It's a pivotal time for energy transitions. The impact of the COVID-19 pandemic continues to overshadow global economies, and the pathway to recovery remains uncertain.

Order of the Supreme Court of India in the matter of Tamil Nadu Generation and Distribution Corporation Ltd. & Others Vs M/s Century Flour Mills Ltd. & Others dated 25/01/2022.

The matter related to cogeneration and generation of electricity from renewable sources of energy by providing suitable measures and the obligation of the entities to purchase electricity generated from the renewable energy method.

Blockchain for sustainable energy and climate in the Global South: Use cases and opportunities, illustrates a road map to accelerate the clean energy, low-carbon transition, and climate change mitigation through blockchain technology, providing a framework for linking climate financing with climate accounting.

Global climate change will likely add pressure to international, national and sub-national security due to its nature as a threat multiplier. The energy system is at the heart of this challenge. On the one hand, two thirds of global emissions come from burning fossil fuels.

This paper applies WRI’s 'Framework to Assess the Sustainable Development Impacts of Renewable Power Technologies' to estimate the economic rate of return (ERR) associated with prominent renewable energy (RE) technologies in three Indian states: Maharashtra, Jharkhand, and Assam.

India can potentially create about 3.4 million jobs (short and long term) by installing 238 GW solar and 101 GW new wind capacity to achieve the 500 GW non-fossil electricity generation capacity by 2030 goal. These jobs represent those created in the wind and on-grid solar energy sectors.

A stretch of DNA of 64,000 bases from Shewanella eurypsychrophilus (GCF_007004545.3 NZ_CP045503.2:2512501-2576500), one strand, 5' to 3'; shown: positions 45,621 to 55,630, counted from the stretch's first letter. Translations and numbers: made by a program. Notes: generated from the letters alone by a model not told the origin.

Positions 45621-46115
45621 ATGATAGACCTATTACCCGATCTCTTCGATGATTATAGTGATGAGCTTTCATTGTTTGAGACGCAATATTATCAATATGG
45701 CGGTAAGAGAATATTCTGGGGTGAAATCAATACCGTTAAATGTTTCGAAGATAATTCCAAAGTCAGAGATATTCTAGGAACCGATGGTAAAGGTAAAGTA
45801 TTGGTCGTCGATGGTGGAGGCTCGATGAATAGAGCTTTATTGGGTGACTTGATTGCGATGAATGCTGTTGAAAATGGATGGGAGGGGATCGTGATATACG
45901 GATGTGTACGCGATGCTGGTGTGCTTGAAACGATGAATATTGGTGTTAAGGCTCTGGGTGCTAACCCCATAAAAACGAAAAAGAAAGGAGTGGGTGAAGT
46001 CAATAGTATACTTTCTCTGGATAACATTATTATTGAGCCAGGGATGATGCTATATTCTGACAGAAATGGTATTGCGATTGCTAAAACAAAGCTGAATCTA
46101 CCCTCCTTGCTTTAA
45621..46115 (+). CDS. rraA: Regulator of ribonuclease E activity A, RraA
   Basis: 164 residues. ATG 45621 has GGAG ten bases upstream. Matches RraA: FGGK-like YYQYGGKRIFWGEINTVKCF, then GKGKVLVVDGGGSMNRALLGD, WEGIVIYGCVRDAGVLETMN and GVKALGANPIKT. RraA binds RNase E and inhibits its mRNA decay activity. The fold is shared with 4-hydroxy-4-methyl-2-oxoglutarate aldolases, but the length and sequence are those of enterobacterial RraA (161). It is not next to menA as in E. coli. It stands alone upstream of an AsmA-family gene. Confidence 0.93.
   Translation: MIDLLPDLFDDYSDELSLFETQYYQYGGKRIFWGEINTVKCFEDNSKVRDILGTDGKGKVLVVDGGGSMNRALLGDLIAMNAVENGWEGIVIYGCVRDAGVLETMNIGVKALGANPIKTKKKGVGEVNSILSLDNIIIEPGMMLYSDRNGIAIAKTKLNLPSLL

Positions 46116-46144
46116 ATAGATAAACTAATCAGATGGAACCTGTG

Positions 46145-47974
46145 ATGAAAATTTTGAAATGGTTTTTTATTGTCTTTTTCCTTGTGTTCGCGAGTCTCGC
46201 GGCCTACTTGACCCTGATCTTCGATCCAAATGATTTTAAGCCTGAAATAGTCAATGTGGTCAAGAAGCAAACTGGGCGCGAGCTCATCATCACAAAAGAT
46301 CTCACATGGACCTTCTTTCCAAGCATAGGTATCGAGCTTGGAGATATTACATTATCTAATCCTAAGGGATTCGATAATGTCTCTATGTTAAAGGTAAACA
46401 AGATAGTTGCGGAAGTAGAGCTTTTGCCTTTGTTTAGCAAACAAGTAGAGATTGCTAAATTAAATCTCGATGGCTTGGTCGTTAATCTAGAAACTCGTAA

An energy system centred on renewable energy can help resolve many of Africa’s social, economic, health and environmental challenges. A profound energy transition is not only feasible, it is essential for a climate-safe future in which sustainable development prerogatives are met.

The year 2021 placed exceptional demands on electricity markets around the world. Strong economic growth, combined with more extreme weather conditions than in 2020, including a colder than average winter, boosted global electricity demand by more than 6% – the largest increase since the recovery from the financial crisis in 2010.

Under the Paris Agreement and COP26, countries enhanced their Nationally Determined Contributions (NDCs) and declared ambitious mitigation pledges such as net zero. Despite making a sizeable difference to greenhouse gas emissions and global temperature rise, we still need to set the world on a climate-safe pathway.

Decentralised renewable energy solutions linked to livelihoods is an important step in maximising the benefits of energy access for socio-economic development.